Hurricane Felix on its way to Honduras

Published: September 3rd 2007
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I'll be on the Miskito Coast from mid-October to late-November. Hopefully the kids at Mama Tara's will be ok.

SAN PEDRO SULA, Honduras - Planes shuttled hundreds of tourists from the island resorts of Honduras and Belize in a desperate airlift Monday as Hurricane Felix's pounding rain and punishing winds bore down on the Central American coast.

The powerful, Category 4 storm spurred Grupo Taca Airlines to provide special free flights to the mainland. Planes were quickly touching down and taking off again to scoop up more tourists. Some 1,000 people were evacuated from the Honduran island of Roatan, popular for its pristine reefs and diving resorts. Another 1,000 were removed from low-lying coastal areas and smaller islands.

Felix's top winds weakened slightly to 145 mph as it headed west, but the U.S. National Hurricane Center warned that it could easily strengthen into catastrophic storm again before landfall. It was projected to rake the Honduran coast and slam into southern Belize on Wednesday before cutting across northern Guatemala and southern Mexico.

Felix seemed likely to make landfall on the Miskito Coast, a remote, swampy jungle along the Honduras-Nicaragua border where Honduran officials were trying to find enough gas to evacuate Miskito Indians, who speak a mix of Spanish and a local creole, and usually get around in canoes.

"There's nowhere to go here," said teacher Sodeida Rodriguez, 26, who said residents in wooden shacks were seeking shelter but those with concrete homes were staying put.

Provincial health official Efrain Burgos said 18,000 people were in danger on the Miskito coast, and urged them to find their own way to higher ground.

"We're asking the people who are on the coasts to find a way to safer areas, because we don't have the capability to transport so many people," he said.

The storm was following the same path as 1998's Hurricane Mitch, a sluggish storm that stalled for a week over Central America, killing nearly 11,000 people and leaving more than 8,000 missing, mostly in Honduras and Nicaragua. But Felix was moving at 21 mph, much faster than Mitch.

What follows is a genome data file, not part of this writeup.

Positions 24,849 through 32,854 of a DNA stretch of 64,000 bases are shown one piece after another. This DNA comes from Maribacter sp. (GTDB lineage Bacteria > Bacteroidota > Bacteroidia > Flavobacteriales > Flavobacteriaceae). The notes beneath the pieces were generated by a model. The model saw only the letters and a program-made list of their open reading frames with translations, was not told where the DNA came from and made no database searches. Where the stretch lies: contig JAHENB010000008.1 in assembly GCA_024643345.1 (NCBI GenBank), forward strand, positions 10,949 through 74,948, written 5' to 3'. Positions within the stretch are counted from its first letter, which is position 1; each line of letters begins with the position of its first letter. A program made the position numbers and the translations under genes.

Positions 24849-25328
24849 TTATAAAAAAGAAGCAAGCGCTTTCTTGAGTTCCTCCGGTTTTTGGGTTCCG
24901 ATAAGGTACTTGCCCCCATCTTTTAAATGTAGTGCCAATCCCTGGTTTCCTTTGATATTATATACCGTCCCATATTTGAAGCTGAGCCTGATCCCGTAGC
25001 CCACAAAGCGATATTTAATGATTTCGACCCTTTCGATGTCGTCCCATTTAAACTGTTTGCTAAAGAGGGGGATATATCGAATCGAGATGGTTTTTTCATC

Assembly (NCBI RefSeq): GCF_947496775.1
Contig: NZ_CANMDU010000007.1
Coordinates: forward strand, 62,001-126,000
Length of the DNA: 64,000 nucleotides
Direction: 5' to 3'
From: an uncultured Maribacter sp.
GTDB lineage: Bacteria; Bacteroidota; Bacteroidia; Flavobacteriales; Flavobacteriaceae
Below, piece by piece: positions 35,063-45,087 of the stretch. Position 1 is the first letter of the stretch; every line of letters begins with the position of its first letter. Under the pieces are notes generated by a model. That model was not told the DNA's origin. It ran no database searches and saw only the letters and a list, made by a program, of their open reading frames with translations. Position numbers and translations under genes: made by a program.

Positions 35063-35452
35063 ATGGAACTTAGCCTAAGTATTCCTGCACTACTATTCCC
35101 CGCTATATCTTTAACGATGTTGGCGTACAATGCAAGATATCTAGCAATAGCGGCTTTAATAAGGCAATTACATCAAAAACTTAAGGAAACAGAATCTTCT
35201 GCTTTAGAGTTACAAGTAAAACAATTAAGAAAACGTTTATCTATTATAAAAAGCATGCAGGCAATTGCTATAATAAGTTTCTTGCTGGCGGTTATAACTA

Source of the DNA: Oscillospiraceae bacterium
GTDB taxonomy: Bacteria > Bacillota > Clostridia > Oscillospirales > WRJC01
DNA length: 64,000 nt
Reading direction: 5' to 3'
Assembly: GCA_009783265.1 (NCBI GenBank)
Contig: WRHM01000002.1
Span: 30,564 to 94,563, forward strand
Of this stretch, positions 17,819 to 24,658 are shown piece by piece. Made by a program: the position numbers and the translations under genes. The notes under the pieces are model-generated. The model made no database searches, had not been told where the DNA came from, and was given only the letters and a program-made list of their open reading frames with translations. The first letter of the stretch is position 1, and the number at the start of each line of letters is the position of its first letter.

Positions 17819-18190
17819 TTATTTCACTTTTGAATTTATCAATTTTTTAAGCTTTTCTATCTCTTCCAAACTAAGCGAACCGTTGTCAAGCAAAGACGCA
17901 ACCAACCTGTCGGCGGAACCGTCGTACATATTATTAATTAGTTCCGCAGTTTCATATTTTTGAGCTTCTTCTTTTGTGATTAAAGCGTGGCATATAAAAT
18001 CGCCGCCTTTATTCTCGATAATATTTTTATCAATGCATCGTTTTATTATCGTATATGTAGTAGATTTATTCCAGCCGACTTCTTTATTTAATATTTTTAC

By Monday afternoon, crashing waves reached 15 feet higher than normal on Honduras' coast, but there was no rain yet.

"We are ready to face an eventual tragedy," said Roatan fire chief Douglas Fajardo.

Most tourists took the free flights out, but locals prepared to ride out the storm.

"We know it's a tremendous hurricane that's coming," said real estate worker Estella Marazzito.

The hurricane center said Felix could dump up to 12 inches of rain in some areas, possibly bringing flash floods and mudslides. As far away as Tegucigalpa, more than 100 miles inland, authorities cleared vendors from markets prone to flooding.

Across the border in Belize City, skies grew increasingly cloudy and winds kicked up as residents boarded windows and lined up for gas. Tourists competed for the last seats on flights to Atlanta and Miami.

"I just wish they had more airplanes to take care of everyone who has to leave," said Atlanta, Georgia, resident Mitzi Carr, 48, who cut short her weeklong vacation on Hatchet Caye.

Belize is still cleaning up from last month's Hurricane Dean, which killed 28 people as plowed through the Caribbean and slammed into Mexico as a Category 5 storm. Dean damaged crops everywhere it passed, including an estimated $100 million in Belize alone.

Over the weekend, Felix toppled trees, flooded homes and forced tourists indoors on the Dutch islands of Aruba, Curacao and Bonaire, but caused little damage. It then grew to a Category 5 storm Monday before losing a bit of its punch.

This is only the fourth Atlantic hurricane season since 1886 with more than one Category 5 hurricane, according to the U.S. National Oceanic and Atmospheric Administration. Only 31 such storms have been recorded in the Atlantic, including eight in the last five seasons.

If Felix regains Category 5 winds before striking land, it would be the first time in recorded history that two such killer storms have made landfall in the same season, hurricane specialist Jamie Rhome said in Miami.

At 2 p.m. EDT, Felix remained a fearsome hurricane, though it had a very small wind field, with hurricane-force winds extending just 30 miles from its center. It was centered 305 miles east of the Nicaragua-Honduras border.

Off Mexico's Pacific coast, meanwhile, Tropical Storm Henriette was nearing hurricane strength on a path to hit the resort-studded tip of the Baja California Peninsula on Tuesday.

With maximum sustained winds near 70 mph, Henriette caused flooding and landslides that killed six people in Acapulco. Three died when a boulder fell on their home, and three when a landslide hit their house.

At 2 p.m. EDT), Henriette was centered 225 miles south-southeast of the tip of the peninsula, pushing waves up to 22 feet high as it moved northwest at 12 mph.

Meterologist Rebecca Waddington warned that both hurricanes could shift course. "Even if the forecast is perfect, that's only forecasting where the center of the storm is going to go," she said. "So everyone in the area needs to be aware of it."


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